Politically correct speech is another “challenging” area. On the one hand we need to be careful not to use terms that might be culturally offensive or unfairly critical or judgmental, especially when working in a multicultural environment. On the other hand, this frequently goes so far as to make communication bland and opaque, such that you need to be adept at reading between the lines to understand what is really meant (the British are experts at this – see this excellent piece from the Economist on what Brits mean). This involves striking a difficult balance between not offending, but still saying something clearly enough to be understood.

Another pitfall is promotional language. We see this everywhere in advertisements, including in charity fundraising and even in our annual reports and press releases. Jakob Nielsen (the web usability guru) explains that “promotional language imposes a cognitive burden on users who have to spend resources on filtering out the hyperbole to get at the facts. When people read a paragraph that starts ‘Nebraska is filled with internationally recognized attractions,’ their first reaction is no, it’s not, and this thought slows them down and distracts them”.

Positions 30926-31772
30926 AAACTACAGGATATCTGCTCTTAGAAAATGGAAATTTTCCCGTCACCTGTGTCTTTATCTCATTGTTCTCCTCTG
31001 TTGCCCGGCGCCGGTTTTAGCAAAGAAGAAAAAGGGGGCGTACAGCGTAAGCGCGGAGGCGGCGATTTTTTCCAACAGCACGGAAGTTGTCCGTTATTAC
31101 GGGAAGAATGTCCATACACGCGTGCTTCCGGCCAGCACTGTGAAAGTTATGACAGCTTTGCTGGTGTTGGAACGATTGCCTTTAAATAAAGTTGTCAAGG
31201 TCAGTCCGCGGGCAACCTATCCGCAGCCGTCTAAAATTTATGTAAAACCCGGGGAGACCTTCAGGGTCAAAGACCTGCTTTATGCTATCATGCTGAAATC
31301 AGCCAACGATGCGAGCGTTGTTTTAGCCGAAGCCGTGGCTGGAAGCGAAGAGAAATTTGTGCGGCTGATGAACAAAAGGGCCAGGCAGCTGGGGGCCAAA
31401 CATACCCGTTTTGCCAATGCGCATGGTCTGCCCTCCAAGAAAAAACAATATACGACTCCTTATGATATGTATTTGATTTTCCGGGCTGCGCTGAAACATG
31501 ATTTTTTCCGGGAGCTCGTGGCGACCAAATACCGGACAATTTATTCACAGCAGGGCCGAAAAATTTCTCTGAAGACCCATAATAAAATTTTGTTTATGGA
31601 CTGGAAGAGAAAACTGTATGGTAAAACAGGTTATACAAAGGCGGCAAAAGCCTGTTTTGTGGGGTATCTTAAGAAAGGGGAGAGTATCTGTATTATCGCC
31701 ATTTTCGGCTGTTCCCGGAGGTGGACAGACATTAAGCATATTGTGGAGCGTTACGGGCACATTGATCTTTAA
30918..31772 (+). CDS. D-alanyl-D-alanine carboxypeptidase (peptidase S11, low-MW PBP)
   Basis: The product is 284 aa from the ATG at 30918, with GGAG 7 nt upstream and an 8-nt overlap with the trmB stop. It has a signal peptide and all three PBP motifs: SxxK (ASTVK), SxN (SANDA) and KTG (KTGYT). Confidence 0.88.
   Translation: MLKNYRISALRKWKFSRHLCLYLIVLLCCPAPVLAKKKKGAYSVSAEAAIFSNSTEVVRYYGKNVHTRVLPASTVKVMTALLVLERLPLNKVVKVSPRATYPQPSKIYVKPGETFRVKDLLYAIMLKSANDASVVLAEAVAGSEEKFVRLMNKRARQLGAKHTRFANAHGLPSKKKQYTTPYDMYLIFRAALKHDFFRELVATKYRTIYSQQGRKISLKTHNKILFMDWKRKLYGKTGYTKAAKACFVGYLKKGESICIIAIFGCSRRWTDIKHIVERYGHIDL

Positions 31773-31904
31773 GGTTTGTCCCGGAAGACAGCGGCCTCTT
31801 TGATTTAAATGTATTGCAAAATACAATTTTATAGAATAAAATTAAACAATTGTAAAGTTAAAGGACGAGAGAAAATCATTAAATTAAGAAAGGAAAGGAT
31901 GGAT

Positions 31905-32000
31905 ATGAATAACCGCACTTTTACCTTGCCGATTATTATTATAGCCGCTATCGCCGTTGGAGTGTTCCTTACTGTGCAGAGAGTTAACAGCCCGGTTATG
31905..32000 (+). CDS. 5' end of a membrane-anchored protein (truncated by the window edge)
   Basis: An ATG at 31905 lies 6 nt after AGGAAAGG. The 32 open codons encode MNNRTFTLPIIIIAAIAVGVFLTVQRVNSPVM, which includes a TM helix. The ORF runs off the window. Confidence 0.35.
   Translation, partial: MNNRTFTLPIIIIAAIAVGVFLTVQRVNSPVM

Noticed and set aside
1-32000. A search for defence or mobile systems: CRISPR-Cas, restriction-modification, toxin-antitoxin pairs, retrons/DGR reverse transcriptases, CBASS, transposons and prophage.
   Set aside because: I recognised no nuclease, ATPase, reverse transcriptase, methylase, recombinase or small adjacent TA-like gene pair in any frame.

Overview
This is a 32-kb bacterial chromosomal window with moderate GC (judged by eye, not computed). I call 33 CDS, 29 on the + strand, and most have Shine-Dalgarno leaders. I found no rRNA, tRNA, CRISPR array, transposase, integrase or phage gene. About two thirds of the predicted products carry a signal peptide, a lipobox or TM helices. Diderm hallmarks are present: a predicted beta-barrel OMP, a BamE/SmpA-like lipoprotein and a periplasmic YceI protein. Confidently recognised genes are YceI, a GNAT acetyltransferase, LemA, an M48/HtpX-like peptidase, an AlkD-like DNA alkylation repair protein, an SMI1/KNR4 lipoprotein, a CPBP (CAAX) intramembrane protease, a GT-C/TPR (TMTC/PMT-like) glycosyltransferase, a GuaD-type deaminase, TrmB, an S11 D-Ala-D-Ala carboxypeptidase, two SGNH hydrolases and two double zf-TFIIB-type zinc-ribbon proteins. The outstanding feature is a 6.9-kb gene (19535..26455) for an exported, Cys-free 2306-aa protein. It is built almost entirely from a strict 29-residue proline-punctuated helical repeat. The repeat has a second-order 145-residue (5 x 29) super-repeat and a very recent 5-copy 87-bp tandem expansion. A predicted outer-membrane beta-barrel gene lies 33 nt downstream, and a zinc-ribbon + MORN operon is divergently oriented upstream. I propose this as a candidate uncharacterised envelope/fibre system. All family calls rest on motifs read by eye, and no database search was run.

So if we really want to share knowledge, and communicate effectively, rather than just show off our “mad writing skillz” then we need to “Mind our Language”. As J so expressed so well, writing is a critical skill for the aid worker, since for all its imperfections as a medium the written word is still the best and most ubiquitous means of sharing what we know. It’s a skill I know I’m still working on, and one that we all need to reflect on from time to time.


Written by Ian Thorpe

January 5, 2012 at 10:10 am

Posted in Uncategorized

2 Responses

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  1. Ian,
    Your observation seem generic; that is, I also experienced the lingo-game from acronyms up to euphemisms. And coming from another sector – researching consumer markets – the amount struck me too. Also I notice colleagues very hard trying the acronym being a word. I have heard about ‘FIETS’ (bike in Dutch) used for labels of a set of logical issues in English, but anglophones will never get FIETS sticking in their head without twisting their tongue! Anyway. Perhaps you should see it as an initiation rite, a passage to the ranks of a hierarchy.
    On the other hand it supports my inclination to understand development in terms of discourse. Not only with ans in ‘the South’, but perhaps far and foremost within our Breton Woods institutions. And to me that discourse is always about power over people, nature (technology) or money. Process is important, but in the end collateral damage. Let us call that the ‘PNM discourse’ 🙂


    January 5, 2012 at 11:44 am

  2. Thanks, I had overlooked this article from the Economist. Here is what I take from it.

    Please, please don’t make up any new acronyms or jargon.

    They’re not necessary and often come from companies marketing products that they want you to think are cool or new. Think of the current old buzzword “the cloud”. Doesn’t that just mean the Internet?


    January 6, 2012 at 4:20 pm